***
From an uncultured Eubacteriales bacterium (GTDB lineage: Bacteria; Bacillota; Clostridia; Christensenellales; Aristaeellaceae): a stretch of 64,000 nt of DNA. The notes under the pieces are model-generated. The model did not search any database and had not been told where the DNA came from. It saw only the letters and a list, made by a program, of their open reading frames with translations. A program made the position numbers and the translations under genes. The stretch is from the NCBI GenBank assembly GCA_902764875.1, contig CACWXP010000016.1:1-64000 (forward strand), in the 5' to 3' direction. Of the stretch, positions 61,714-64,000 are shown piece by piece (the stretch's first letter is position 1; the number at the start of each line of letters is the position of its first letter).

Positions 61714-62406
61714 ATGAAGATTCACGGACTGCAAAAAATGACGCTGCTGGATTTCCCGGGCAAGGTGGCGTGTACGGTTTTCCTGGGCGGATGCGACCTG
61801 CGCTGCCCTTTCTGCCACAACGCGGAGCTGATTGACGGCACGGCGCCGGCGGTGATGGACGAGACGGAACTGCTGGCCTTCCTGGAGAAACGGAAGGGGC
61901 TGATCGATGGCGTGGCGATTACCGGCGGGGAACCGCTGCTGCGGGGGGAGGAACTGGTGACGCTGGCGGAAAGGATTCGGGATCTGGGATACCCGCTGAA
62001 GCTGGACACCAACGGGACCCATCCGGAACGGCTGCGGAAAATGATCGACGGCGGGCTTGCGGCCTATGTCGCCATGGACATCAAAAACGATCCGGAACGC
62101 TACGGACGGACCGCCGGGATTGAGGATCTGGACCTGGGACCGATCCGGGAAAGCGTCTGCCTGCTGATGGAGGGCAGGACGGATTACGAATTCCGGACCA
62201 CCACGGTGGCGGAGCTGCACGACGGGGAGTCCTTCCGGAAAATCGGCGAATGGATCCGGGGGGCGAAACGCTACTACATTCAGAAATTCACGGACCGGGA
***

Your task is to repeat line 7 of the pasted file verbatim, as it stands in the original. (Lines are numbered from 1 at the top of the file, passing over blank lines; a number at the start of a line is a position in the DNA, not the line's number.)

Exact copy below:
62101 TACGGACGGACCGCCGGGATTGAGGATCTGGACCTGGGACCGATCCGGGAAAGCGTCTGCCTGCTGATGGAGGGCAGGACGGATTACGAATTCCGGACCA